Carl Hoeckner Jr. reminisces about his father, artist Carl Hoeckner in a visit to the Block Museum on January 28, 2014. As Mr. Hoeckner walked through the galleries, he recalled stories of his father, including behind-the-scenes anecdotes about individual works as well as other artists in the exhibition.
From Northwestern News
Carl Hoeckner Jr., the 92-year-old son of artist Carl Hoeckner, recently paid a visit to the Mary and Leigh Block Museum of Art to view “The Left Front,” a show of radical American art from 1929 to 1940 that includes 11 works by his father.
The widely acclaimed exhibition of left-leaning art also explores the political activism that inspired it. Touring the Block, Hoeckner Jr. reminisced about his boyhood days watching his father at work and reflected on the innovations he brought to lithography.
Hoeckner closely examined a lithograph titled “The Yes Machine,” the main subject of which he said was a composite of three affluent, unpleasant men that his father once knew. The haunting work of art created in 1934 depicts a grossly corpulent, wealthy man seated at a dining table surrounded by wraith-like, clearly hungry workingmen. The work clearly illustrates class disparities.
“He was a very principled man,” Hoeckner said of his father, whose political views are evident in his work.
Smiling repeatedly, he pointed to details in many of his father’s lithographs and said he remembered when his dad created them in the basement of their family home. For Northwestern and for Hoeckner Jr., himself, the visit was a moment in personal history set against the backdrop of his father’s artwork in the midst of the Block Museum’s historic show.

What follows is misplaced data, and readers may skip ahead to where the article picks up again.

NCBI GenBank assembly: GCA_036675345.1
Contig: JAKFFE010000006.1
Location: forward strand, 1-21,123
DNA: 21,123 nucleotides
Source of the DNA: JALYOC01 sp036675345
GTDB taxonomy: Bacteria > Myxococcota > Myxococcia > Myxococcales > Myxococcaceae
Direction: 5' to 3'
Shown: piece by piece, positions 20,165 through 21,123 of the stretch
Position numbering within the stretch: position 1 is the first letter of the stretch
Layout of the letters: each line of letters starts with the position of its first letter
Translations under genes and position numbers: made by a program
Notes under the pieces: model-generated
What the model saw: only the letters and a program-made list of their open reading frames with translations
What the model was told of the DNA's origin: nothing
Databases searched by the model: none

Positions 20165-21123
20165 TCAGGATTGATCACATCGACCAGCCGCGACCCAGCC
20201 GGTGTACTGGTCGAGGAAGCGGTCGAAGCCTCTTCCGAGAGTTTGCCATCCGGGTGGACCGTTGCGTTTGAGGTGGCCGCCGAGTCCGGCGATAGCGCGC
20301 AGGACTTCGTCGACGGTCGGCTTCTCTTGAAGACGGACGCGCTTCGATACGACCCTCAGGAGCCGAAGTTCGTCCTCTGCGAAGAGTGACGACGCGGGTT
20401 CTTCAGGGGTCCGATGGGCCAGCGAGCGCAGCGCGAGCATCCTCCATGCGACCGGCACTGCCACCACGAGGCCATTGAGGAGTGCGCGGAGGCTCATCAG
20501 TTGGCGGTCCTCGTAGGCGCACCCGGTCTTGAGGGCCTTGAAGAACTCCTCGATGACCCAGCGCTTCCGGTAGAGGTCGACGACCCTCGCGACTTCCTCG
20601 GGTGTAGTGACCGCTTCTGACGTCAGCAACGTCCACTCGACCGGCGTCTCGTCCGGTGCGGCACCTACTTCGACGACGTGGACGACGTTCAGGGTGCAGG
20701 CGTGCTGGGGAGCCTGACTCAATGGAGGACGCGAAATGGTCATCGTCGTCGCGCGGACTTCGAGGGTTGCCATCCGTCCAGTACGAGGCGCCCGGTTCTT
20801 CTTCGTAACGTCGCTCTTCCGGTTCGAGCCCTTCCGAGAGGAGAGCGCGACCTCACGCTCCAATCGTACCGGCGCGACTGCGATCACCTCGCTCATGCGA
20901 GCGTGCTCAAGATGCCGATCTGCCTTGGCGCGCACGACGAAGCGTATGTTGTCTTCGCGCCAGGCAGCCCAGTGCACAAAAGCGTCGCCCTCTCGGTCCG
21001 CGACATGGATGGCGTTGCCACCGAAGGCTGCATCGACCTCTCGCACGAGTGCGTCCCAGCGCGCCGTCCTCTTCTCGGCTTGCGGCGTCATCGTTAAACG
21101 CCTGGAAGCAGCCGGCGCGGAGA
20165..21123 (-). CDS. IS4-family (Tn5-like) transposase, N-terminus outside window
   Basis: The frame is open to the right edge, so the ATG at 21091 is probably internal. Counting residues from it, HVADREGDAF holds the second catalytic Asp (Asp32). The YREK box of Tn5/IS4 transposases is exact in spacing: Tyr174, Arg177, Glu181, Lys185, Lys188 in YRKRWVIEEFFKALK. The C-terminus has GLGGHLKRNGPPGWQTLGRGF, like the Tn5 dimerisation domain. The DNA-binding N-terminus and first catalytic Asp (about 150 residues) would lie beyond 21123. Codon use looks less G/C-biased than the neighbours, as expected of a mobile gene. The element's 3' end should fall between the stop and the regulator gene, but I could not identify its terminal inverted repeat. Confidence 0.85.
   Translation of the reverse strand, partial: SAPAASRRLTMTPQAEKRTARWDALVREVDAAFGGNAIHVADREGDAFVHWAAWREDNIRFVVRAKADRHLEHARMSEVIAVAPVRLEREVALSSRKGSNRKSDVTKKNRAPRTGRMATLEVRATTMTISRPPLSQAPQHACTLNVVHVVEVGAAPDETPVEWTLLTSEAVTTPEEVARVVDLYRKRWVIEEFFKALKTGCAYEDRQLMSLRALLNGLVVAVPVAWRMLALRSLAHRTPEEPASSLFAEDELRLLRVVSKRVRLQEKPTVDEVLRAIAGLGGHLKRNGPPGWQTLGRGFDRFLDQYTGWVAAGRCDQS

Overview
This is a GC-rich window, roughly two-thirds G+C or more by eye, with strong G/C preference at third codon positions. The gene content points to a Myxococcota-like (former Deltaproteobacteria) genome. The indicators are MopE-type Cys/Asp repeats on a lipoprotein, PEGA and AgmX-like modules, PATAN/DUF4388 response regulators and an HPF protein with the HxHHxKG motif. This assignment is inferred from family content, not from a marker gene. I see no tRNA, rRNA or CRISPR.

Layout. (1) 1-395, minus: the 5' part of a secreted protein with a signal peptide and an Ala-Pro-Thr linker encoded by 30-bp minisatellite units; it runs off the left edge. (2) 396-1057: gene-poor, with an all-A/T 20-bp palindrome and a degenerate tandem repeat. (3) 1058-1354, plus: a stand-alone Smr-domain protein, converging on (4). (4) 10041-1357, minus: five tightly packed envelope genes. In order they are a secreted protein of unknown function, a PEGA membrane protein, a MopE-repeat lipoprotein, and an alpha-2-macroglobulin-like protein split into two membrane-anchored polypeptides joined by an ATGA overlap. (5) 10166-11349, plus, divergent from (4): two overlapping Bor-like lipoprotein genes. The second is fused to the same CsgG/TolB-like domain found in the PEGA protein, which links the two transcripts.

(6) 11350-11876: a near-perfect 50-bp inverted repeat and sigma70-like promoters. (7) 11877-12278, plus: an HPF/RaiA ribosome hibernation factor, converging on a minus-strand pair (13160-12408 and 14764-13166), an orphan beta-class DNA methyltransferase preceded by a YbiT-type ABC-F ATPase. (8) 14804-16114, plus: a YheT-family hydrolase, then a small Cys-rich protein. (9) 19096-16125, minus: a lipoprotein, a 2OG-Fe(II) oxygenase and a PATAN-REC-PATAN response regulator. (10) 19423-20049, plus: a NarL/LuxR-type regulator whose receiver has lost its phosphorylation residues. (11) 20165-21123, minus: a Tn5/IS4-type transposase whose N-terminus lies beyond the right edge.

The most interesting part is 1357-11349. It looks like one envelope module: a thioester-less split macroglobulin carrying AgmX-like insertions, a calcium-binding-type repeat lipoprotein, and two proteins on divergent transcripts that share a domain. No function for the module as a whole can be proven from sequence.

“Hoeckner was a visionary who developed his own unique artistic language through innovative printmaking,” said “The Left Front” co-curator Jill Bugajski. She, co-curator John Murphy, Lisa Corrin, the Block’s Ellen Philips Katz Director, and other museum staff accompanied Hoeckner Jr., as he explored the exhibition.
She said Hoeckner was an artist committed to progressive causes, though he expresses this subtly, through lyrical, darkly-woven narratives and meticulous drawing. Hoeckner was one of a number of Chicago artists the curators set out to highlight in conjunction with some of their better known New York contemporaries. ‘Together, these two geographies provide a fuller picture of the national story of American leftism in the visual art of the 1930s,” Bugajski said.
The Block Museum, which has strong holdings in works on paper, was a deep resource for the curators in developing the exhibition. In the midst of their research at the Block, they discovered several of Hoeckner’s prints.
Bugajski said that the more time she and Murphy studied Hoeckner’s prints, the more they grew to appreciate his symbolism and cataclysmic visions — comprising a significant section of the exhibition on social mysticism.
Near the end of his Block tour, the artist’s son thanked the co-curators and Block staff for their thematic choice of “The Left Front” and the opportunity to look at his father’s work within the context of the other artists. “It reflects glory,” he said proudly. “My father would be pleased.”